Roughly 100 people attended this debate. Some people, who are completely outside of the area and have NO vested interest in properties affected by the arbitrary rule making processes of the Nat’l Park Service, think this isn’t an important issue, and that the Feds are doing just fine managing and giving access to the OSNR. Those who live and work there have a very different viewpoint.
Thanks to Peter Kinder for standing up for those actually affected by the out of their minds NPS.
EMINENCE — For Lt. Gov. Peter Kinder and state Rep. Chris Kelly, the issues facing the Ozark National Scenic Riverways are as clear as the water that gushes out of the springs that feed the popular tourist destination.
In a debate at the Shannon County Courthouse yesterday, Kinder said he sees attempts to rewrite the rules governing the park as part of a pattern of federal abuse of the people, equal in magnitude to the issues that led the Continental Congress to declare independence from Great Britain.
“Fast and Furious,” a botched program to catch Mexican gunrunners, Obamacare, the attack on the diplomatic mission at Benghazi, IRS inquiries into not-for-profit political groups and “cap and trade” emission controls are all part of that pattern, Kinder said.
“Folks, we are losing the country you and I grew up in,” Kinder said. “I went through those five things as fast as I could to say why, to my friend, the folks from Shannon County and the Southern Missouri Ozarks do not trust the federal government.”
Kelly, in response, said Kinder had deftly sidestepped the true issues to win points with the friendly crowd. Kinder did not address any real issues of management of the waterways, Kelly said.
“What you should understand by now is that when that happens you are being used,” Kelly said. “When a politician says so many things you like, it’s like having maple syrup poured in your ears.”
Kinder, a Republican serving his third term as lieutenant governor, and Kelly, a Democrat in his ninth and last term in the Missouri House, debated the future of the riverways for nearly an hour as part of the second Ozark Mountain Festival. About 200 to 300 people listened to the debate that grew out of a February exchange on Twitter.
The Ozark National Scenic Riverways were created under a federal law passed in 1964. Under the law, Congress appropriated $7 million that purchased 88,000 acres in four counties along the Current and Jacks Fork rivers and put it under the management of the National Park Service.
The land purchases tied together state parks created to protect Big Spring, Round Spring and Alley Spring, three of the largest freshwater springs in the nation. Five of the state’s largest springs, all putting forth more than 65 million gallons daily, are within the riverways boundaries.
The national park attracts more than 1.4 million people annually to a region where the other major industries are timber and cattle. Last year the park service issued four proposals for a new park management plan that generated intense local resistance and calls for the state to take ownership. Three of the plans called for new controls on unauthorized horse trails, limits on where motorboats could be used and designation of a portion of the park for consideration as a wilderness area.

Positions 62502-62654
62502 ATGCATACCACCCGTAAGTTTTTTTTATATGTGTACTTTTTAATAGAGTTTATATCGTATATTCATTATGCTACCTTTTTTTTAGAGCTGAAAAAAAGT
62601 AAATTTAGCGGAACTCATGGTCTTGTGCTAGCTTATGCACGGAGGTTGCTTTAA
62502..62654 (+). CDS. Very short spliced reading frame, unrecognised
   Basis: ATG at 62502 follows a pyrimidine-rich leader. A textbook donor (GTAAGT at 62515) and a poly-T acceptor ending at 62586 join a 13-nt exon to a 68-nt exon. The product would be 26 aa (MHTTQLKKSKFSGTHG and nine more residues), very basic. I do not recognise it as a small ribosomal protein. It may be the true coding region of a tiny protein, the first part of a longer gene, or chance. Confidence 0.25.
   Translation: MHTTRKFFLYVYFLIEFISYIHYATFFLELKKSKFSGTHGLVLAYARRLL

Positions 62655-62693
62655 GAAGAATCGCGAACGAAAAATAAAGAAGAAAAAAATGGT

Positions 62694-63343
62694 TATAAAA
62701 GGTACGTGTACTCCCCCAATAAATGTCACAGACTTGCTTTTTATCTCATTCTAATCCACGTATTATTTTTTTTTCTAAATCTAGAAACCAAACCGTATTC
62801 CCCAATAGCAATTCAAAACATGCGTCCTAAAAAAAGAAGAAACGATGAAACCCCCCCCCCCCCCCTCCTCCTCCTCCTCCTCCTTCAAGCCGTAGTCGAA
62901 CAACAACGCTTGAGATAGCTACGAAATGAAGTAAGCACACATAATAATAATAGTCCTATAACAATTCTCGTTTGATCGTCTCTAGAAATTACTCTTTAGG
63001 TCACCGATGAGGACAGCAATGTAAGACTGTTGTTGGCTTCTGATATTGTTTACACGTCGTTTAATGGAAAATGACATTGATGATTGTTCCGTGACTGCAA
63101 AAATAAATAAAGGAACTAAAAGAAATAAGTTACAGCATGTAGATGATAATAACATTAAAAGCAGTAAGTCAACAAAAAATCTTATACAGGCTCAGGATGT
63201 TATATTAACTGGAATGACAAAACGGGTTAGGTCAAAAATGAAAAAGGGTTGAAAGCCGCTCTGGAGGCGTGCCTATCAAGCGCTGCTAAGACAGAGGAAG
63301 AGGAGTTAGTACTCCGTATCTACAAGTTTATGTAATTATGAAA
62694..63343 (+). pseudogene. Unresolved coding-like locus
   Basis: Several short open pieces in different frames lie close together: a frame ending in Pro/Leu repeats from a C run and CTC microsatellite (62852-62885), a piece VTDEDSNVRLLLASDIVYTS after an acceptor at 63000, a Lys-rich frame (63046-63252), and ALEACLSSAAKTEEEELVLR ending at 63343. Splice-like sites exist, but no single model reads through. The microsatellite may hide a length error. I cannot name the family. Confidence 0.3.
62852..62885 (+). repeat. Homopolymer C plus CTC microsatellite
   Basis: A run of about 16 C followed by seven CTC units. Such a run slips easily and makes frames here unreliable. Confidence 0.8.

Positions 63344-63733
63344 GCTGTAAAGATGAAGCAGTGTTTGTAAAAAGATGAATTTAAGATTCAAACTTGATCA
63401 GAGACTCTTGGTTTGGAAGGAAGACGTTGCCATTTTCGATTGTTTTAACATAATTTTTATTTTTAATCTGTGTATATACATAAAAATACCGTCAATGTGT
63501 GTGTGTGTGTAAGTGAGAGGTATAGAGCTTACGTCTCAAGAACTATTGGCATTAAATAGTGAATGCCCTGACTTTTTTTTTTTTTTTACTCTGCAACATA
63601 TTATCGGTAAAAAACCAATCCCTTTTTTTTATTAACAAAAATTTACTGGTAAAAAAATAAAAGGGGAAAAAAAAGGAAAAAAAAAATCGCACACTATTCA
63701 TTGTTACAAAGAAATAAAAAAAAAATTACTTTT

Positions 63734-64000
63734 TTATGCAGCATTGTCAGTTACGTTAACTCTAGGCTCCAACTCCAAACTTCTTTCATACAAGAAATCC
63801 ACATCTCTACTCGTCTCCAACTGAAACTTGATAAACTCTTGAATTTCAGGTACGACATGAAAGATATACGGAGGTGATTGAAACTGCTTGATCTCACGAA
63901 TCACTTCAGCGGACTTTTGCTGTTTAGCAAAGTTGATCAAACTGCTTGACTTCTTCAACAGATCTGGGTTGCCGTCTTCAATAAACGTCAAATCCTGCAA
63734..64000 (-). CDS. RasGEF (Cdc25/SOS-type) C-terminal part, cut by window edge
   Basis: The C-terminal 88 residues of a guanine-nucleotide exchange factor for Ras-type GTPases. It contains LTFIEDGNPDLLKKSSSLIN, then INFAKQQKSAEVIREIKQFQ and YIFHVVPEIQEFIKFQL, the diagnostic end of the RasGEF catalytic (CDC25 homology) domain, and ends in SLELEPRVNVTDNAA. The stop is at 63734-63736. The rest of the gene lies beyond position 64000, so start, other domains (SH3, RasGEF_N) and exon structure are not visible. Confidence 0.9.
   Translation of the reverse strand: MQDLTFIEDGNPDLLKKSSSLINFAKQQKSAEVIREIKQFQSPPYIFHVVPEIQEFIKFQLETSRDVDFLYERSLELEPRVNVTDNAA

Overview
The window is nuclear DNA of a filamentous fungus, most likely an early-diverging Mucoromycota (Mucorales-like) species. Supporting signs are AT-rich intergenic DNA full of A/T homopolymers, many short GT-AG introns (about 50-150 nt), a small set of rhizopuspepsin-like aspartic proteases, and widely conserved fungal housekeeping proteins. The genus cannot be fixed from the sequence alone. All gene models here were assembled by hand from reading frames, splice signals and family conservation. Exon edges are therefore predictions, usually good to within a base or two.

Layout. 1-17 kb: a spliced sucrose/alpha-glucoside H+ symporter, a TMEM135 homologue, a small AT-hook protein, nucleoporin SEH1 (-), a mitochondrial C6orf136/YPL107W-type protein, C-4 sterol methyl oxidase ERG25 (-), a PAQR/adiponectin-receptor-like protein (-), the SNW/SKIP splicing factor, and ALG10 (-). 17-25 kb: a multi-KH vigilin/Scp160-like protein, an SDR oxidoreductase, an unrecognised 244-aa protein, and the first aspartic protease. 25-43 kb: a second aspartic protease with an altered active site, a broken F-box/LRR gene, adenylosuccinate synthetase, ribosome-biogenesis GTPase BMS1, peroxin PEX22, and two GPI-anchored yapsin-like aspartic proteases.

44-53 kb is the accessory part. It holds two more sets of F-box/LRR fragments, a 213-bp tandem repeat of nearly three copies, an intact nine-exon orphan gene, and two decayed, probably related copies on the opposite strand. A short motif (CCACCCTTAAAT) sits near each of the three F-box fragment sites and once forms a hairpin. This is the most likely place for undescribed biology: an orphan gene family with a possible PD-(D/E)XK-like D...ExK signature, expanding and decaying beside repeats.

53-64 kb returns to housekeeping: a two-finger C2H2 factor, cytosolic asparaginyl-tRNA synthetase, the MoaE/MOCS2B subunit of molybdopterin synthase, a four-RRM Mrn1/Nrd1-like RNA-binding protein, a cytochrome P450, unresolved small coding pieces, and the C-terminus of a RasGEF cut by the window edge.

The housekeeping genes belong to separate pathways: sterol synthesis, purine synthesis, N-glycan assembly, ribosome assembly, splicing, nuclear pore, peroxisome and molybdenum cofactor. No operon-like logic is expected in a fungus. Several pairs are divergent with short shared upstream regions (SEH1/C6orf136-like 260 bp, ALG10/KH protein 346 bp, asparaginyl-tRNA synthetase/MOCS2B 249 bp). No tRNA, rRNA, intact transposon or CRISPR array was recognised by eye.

A final management proposal is expected this summer. U.S. Rep. Jason Smith, R-Salem, has sponsored legislation in Congress to give the riverways to the state. The Missouri Senate has passed a resolution in support of state ownership.
Many in the audience, who listened while sitting on stairs, cars and sidewalks along Highway 19, were already inclined to side with Kinder. “I don’t know much about it, but I don’t like this idea of federal control,” said Bill Moody of Willow Springs.
Debbie King of Shannon County, a member of Voice of the Ozarks, said the proposed management rules interfere with the right of people to enjoy the park as they see fit. “We have too much government interference in our lives and enough is enough.”
Not everyone from Shannon County agreed. After the debate, Frank Knight of Eminence said Kinder was pandering to his audience. “All he gave us is all the junk that the government is coming to get you.”
Kelly, who spoke first during the debate, said he didn’t believe the federal government would ever relinquish the property. And, he said, it shouldn’t. The state can’t afford to manage the riverways and state control would end the park’s ability to attract tourists, he said.
“Transfer will result in immediate and significant and continuing decline in the use of this resource,” Kelly said.
State control would be better because it would be more responsive to local needs, Kinder said. He suggested that the park remain federal property but that management be handled jointly by the Division of State Parks and the Department of Conservation.
The proposed new management rules would undermine the regional economy, he said. “I am describing the brutal realities faced by Missourians trying to make a living.”